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Leemor Joshua-Tor

Professor & HHMI Investigator
Ph.D., The Weizmann Institute of Science, 1991

(516) 367-8821 (p)
  Joshua-Tor Lab Website
Our cells depend on thousands of proteins and nucleic acids that function as tiny machines: molecules that build, fold, cut, destroy, and transport all of the molecules essential for life.  My group is discovering how these molecular machines work, looking at interactions between individual atoms to understand how they activate gene expression, DNA replication, and small RNA biology.

In Leemor Joshua-Tor’s lab, researchers study the molecular basis of nucleic acid regulatory processes using the tools of structural biology and biochemistry. One such regulatory process is RNA interference (RNAi), in which a small double-stranded RNA triggers gene silencing. Joshua-Tor and her team offered critical insight when they solved the crystal structure of the Argonaute protein and identified it as the long-sought Slicer. They then went on to explore the mechanism of the slicing event. The structure of human Argonaute 2 (hAgo2) bound to a microRNA (miRNA) guide allowed Joshua-Tor and her colleagues to understand how mRNA is cleaved during RNAi. This year, members of the Joshua-Tor lab explored the function of a very similar protein, called Argonaute 1, that has no slicing ability, even though it is almost identical in structure to the slicing hAgo2. Using biochemical methods and mutational analysis, they were able to identify key parts of the protein that are required for slicing activity. The lab also studies the generation of PIWI-interacting RNAs (piRNAs), which serve to protect the genome of germ cells. With colleagues in the Hannon lab, Joshua-Tor’s team also determined the structure and function of Zucchini, a key nuclease in the initial generation of piRNAs in fruit flies. In other work, the lab is exploring the mechanisms of heterochromatin formation and gene silencing through the study of a protein complex called RNA-induced initiation of transcriptional gene silencing (RITS). Joshua-Tor is also well known for her work on the E1 helicase enzyme, which acts to unwind DNA strands during the DNA replication process.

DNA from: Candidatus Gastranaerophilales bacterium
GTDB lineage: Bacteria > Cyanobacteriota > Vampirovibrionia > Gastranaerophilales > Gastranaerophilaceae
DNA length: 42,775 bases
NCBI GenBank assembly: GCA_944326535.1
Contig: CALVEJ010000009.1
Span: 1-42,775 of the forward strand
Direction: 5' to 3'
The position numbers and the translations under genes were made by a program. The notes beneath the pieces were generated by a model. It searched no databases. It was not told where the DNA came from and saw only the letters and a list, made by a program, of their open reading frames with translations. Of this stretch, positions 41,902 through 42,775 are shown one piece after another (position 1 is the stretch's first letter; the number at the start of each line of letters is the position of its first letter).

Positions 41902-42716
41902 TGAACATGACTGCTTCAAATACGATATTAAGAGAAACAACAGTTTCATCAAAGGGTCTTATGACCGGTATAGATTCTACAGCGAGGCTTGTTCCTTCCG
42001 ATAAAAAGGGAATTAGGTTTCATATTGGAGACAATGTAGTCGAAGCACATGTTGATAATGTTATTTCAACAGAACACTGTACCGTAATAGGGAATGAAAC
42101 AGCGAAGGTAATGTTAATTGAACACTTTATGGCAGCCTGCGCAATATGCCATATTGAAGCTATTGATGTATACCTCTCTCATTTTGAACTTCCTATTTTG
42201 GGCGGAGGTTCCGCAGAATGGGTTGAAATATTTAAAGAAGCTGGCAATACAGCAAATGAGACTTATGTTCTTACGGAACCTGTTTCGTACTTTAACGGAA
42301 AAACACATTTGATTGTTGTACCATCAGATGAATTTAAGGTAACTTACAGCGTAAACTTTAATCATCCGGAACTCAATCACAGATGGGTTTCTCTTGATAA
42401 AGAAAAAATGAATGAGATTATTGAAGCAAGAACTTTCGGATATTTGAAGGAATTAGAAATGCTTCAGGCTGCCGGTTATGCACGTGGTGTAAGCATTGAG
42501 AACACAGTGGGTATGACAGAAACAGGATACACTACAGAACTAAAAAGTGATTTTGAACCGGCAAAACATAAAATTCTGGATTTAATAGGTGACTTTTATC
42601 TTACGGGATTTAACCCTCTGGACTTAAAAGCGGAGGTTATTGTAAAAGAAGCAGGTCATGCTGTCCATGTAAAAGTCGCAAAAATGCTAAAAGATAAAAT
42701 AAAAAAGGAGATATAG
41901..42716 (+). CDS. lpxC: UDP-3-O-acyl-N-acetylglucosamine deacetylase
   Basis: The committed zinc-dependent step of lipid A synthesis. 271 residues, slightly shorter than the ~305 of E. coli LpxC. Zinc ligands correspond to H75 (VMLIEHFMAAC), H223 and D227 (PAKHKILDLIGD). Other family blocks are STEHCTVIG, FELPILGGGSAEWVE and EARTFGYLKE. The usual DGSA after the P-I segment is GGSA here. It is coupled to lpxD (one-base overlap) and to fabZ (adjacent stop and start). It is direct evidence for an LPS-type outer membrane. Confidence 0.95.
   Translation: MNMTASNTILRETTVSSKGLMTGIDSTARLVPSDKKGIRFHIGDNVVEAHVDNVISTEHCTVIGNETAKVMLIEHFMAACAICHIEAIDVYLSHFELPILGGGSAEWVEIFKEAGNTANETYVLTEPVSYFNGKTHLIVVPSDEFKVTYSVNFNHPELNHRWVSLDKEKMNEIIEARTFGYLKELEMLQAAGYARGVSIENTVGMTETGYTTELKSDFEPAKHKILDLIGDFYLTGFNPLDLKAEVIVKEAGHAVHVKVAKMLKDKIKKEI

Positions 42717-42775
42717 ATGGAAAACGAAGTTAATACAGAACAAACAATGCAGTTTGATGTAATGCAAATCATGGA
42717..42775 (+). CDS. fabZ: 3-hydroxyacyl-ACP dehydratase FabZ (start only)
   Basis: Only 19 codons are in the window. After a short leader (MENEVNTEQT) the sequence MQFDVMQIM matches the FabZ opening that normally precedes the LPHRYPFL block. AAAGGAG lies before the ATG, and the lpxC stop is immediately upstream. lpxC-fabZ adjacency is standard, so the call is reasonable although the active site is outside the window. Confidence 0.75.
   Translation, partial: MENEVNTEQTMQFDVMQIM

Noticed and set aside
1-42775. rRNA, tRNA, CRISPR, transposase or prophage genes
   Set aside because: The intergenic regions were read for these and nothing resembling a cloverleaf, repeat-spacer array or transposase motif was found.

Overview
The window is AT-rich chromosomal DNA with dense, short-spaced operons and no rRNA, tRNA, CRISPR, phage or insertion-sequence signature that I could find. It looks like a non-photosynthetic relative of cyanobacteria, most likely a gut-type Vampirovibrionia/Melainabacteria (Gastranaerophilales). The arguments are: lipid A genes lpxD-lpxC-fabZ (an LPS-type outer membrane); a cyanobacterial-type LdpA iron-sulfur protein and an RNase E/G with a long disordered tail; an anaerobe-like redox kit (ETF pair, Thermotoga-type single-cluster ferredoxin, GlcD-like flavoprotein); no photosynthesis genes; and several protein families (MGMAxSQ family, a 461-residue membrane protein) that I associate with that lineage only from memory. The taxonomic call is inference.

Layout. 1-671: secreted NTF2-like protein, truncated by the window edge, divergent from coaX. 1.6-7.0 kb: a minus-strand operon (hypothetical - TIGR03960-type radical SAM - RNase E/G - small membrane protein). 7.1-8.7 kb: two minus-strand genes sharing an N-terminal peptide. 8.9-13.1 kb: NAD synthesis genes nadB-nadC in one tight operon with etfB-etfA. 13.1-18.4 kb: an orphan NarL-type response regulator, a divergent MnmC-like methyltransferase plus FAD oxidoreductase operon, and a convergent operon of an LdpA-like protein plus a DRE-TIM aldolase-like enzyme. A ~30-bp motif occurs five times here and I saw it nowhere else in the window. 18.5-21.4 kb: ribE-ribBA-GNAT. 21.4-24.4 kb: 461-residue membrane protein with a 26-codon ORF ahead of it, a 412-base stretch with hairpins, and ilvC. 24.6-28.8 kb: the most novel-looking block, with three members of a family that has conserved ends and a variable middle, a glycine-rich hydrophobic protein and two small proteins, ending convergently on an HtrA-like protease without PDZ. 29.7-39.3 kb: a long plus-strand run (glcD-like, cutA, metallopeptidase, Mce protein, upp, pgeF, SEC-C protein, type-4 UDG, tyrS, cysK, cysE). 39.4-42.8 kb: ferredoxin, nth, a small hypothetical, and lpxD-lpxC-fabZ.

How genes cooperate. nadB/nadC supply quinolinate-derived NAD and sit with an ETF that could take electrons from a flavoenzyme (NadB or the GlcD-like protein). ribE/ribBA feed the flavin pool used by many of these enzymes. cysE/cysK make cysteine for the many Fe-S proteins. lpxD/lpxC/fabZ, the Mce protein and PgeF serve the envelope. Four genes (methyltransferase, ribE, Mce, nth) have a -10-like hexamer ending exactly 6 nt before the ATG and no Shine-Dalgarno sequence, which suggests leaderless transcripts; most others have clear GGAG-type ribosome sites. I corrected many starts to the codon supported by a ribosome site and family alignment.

Faehnle, C. R. and Walleshauser, J. and Joshua-Tor, L. (2014) Mechanism of Dis3l2 substrate recognition in the Lin28-let-7 pathway. Nature 514(7521) pp. 252-6.

Ipsaro, J. J. and Haase, A. D. and Knott, S. R. and Joshua-Tor, L. and Hannon, G. J. (2012) The structural biochemistry of Zucchini implicates it as a nuclease in piRNA biogenesis. Nature 491(7423) pp. 279-282.

Elkayam, E. and Kuhn, C. D. and Tocilj, A. and Haase, A. D. and Greene, E. M. and Hannon, G. J. and Joshua-Tor, L. (2012) The structure of human argonaute-2 in complex with miR-20a. Cell 150(1) pp. 100-110.

Schalch, T. and Job, G. and Shanker, S. and Partridge, J. F. and Joshua-Tor, L. (2011) The Chp1-Tas3 core is a multifunctional platform critical for gene silencing by RITS. Nature Structural and Molecular Biology 18(12) pp. 1351-1357.

Enemark, E. J. and Joshua-Tor, L. (2006) Mechanism of DNA translocation in a replicative hexameric helicase. Nature 442(7100) pp. 270-275.

Additional materials of the author at
CSHL Institutional Repository

2014 ACE Women's Network, New York, Women in Science and Education Leadership Award

Fellow of the American Association for the Advancement of Science (AAAS)

2007 Dorothy Crowfoot Hodgkin Award (Inaugural award), The Protein Society

1996 Beckman Young Investigator Award